NBA Handicapping: How to Bet the No. 1 Seeds During the Stretch Run
by Trevor Whenham - 3/26/2015
The Golden State Warriors have clinched their division - the first time they have won it since 1976. The Atlanta Hawks have clinched theirs, too. Both squads have an eight-game lead in their conference, so it will be no time at all before they have mathematically wrapped up what is already theirs - conference titles and home-court advantage through the first three rounds of the playoffs. The Warriors have 11 games left, and the Hawks have a dozen. Both teams have been great all year - though Atlanta has faltered lately. With nothing left to play for until the playoffs start, what can we expect the rest of the way in the regular season? And what opportunities does this present for bettors? Here are four factors to ponder when considering those questions:
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Health at a premium: You don't win trophies for having the best regular season. You don't get anything that matters for that distinction. What matters to these teams most of all isn't what their record is in the regular season now that they have clinched. It is that they are ready to play their best basketball in the first playoff game and in each game after that. Atlanta is a little banged up, and it's showing in their recent play. They can afford to take the foot off the gas a little bit and get right, and it seems reasonable that they will do so. You can be sure, though, that they won't slack of right to the end of the season. They will want to make sure that they are tuned up and sharp for the playoffs, so if (and when) they do let up and get healthy then they will get back on track for the last couple of games of the year. For the Warriors, Klay Thompson has missed games lately with an ankle issue, and you can be sure that they will do whatever it takes to be sure he is ready to go in the postseason.
Coaches are both intense: Mike Budenholzer is in his second year with the Hawks. Steve Kerr is, incredibly, just a first-year head coach. Both guys have radically transformed the cultures of their teams, and both play a massive role in where there teams are right now. The success of both guys is no fluke. They have very strong ideas about how a team is supposed to be run and what the roles and responsibilities of players are in that success. They have both shown a lot of respect for the players and their health. They are both going to do a very good job of getting their team ready, and they certainly aren't going to let their teams lose focus or discipline. In lesser coaching hands these teams would likely be in worse shape until the end of the season than they will be with these guys.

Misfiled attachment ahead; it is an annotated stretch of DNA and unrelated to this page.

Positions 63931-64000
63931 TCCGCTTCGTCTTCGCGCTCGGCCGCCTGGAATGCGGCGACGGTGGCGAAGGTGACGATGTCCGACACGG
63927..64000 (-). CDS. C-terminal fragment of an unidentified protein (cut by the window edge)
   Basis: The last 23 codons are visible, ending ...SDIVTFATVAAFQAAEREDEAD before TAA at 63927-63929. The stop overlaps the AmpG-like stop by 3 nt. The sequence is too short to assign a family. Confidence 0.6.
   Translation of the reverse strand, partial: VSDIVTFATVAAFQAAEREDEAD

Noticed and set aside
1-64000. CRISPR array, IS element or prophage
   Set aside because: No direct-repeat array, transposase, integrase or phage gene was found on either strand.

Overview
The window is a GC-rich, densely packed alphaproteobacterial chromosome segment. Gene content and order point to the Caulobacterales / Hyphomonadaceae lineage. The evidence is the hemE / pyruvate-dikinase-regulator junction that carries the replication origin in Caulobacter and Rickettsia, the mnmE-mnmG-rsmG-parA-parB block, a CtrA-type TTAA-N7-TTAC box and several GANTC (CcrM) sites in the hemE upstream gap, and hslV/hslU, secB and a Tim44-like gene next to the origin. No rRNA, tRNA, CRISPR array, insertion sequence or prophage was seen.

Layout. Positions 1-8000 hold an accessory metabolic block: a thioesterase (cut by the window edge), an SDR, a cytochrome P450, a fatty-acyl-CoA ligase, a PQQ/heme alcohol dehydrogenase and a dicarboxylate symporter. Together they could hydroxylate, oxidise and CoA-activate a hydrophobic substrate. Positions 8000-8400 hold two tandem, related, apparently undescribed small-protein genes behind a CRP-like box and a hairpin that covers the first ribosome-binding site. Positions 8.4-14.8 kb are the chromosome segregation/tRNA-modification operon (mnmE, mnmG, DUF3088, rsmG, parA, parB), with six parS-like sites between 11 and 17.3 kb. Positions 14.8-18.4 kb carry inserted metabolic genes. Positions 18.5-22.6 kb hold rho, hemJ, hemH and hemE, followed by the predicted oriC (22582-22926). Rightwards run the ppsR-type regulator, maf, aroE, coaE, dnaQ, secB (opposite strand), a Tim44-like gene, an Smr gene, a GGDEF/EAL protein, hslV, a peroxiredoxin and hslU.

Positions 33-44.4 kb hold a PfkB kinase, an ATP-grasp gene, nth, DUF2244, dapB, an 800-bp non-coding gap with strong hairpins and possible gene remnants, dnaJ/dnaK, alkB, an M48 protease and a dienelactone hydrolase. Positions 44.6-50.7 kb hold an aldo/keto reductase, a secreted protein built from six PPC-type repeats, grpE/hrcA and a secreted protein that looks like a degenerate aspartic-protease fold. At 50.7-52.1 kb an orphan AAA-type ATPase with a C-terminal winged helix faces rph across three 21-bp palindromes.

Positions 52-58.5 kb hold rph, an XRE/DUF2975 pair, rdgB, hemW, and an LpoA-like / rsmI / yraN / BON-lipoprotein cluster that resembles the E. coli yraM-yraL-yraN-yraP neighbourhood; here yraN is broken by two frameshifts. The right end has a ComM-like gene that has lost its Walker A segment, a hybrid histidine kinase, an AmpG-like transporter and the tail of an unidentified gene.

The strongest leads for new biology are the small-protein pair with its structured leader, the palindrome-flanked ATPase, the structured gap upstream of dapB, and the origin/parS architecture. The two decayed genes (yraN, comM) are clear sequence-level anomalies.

MVP for Curry: Steph Curry should be the MVP in my mind, and with all due respect to James Harden and Russell Westbrook it shouldn't be particularly close. If Harden or Westbrook were to really explode down the stretch, though, while Curry faltered, the race could tighten up. The Warriors are not about individual accolades, but a Curry MVP award would be another level of recognition for this team and the season they had. The Warriors wouldn't want to throw away their playoff hopes in search of the MVP, but you can be sure that within reason they will do everything they can to make sure that the hardware comes home. That makes it more likely that Golden State will play hard down the stretch than Atlanta will.
Golden State home record: The Warriors are a ridiculous 34-2 at home. If they were to finish out the season with two losses they can't set an NBA record, but that would still be the second-best home record in NBA history. Again, that doesn't mean anything, and it wouldn't be worth hurting your playoff chances over, but finishing out the season on a strong note at home and rewarding the fans for their support would, at least, be a secondary priority for this squad. That will provide some added momentum for them as they head down the stretch. For Atlanta the incentive isn't the same - they have a very solid 30-5 home mark, but they could go just 3-3 the rest of the way at home and still ensure the best record in the Eastern Conference at home. It won't be a driving factor for them, in other words.
Read more articles by Trevor Whenham
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